After the meeting, Alonso told me that the attendance Thursday was lower than usual because they had parent workshops at Hedges. Many of those who did attend had been at school most of the day already. Their stamina was rewarded with a stack of Little Caesar's pizzas afterwards. During pizza time, Alonso carried her granddaughter over her shoulder and chatted with other moms and grandmoms present. She always makes herself informally after the meeting to pick up sensitive information people might not want to give out in public.

Both she and Contreras credited residents for their courage in stepping forward with information that led to the arrest in the Barrera murder.

"The community came together," Contreras noted. Apparently, someone at the press conference questioned the significance of one arrest in a city full of violent crime. To the naysayer, Contreras said, "It is a big deal. It brings closure."

It also increases the community's trust that the police will come through. During the winter, after the news reports about the killing had died down and before there was much evidence beyond what security cameras in the area had been able to capture, 9th district officer Eric Wier met with residents and told them he felt "ashamed" that the case had stalled, Contreras told me. Wier vowed to keep the case moving forward, and "he fulfilled his promise."

For more on Wier, see the Sun-Times article here.

Friday, March 28, 2008

A Tale of Two News Stories

Today's Trib has a long feature on the murder of Leticia Barrera and the efforts made to find her killers. So does the Sun Times. Of the two, the Sun-Times does a much better job of detailing the efforts the police and community made to work together.

Read it here.

I also appreciate this quote, in the Tribune story, from new police superintendent Jody Weis:

"This case would not have been solved as quickly without those witnesses and the support of the community," Weis said at a news conference at police headquarters. "When someone in the community knows something or sees something, their voice is more powerful than a gangbanger's gun."

I was privileged to attend the beat meeting in the Barrera family's beat last night and heard some of the story behind the story of how the community stepped up to work with police. It was also clearly the best organized beat meeting I've visited, ever.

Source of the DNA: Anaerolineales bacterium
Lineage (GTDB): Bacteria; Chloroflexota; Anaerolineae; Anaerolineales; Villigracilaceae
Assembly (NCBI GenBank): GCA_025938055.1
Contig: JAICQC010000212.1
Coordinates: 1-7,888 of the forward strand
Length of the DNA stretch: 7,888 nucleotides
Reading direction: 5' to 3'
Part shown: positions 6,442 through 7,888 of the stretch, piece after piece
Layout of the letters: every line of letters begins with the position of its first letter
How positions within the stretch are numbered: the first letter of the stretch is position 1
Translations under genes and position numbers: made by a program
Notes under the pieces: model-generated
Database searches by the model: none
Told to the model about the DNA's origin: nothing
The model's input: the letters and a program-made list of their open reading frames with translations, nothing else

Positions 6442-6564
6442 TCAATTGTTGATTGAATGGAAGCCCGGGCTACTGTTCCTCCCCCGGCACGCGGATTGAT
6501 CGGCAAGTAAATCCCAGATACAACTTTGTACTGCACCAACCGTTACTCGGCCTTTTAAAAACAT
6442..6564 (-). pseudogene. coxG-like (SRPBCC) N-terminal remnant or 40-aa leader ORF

Watch for a post in more detail tomorrow.

Thursday, March 27, 2008

Suspect Arrrested in Halloween Murder

I was told earlier today that there would be a press conference at 4:30 this afternoon to announce that someone had been arrested in connection with the murder of Leticia Barrera on Halloween. If you forgot the details of the murder on Halloween at 48th and Seeley, see the Channel 2 story here.

Congratulations to Commander Eugene Roy and the police officers of the 9th district, who I am told did most of the legwork to find the suspect. I would also offer my congratulations to everyone in the community who helped the police with information and tips. At last week's Peace and Education Coalition meeting, the word was that they were close to a suspect and there was a pitch for contributions to increase the reward for information. I don't know if that did the trick or what, but whatever and whoever helped identify a legitimate suspect in the case deserves thanks.

I don't see any news on this yet, but will keep an eye out and link to any reports. Also, I really hope Mayor Daley makes as much noise to thank the community for bringing this information to light as he made critical noises in the immediate wake of the shooting. It takes a great deal of courage and faith to make information like this available to the police and the fact that someone did should not pass without notice.

Wednesday, March 26, 2008

Hey, Kids--Get a Summer Job!

It's that time again--time to start thinking about summer jobs. The city's summer jobs program for young people, now known as Kidstart, is taking applications. Here's what I heard from my pal on 49th and Hermitage: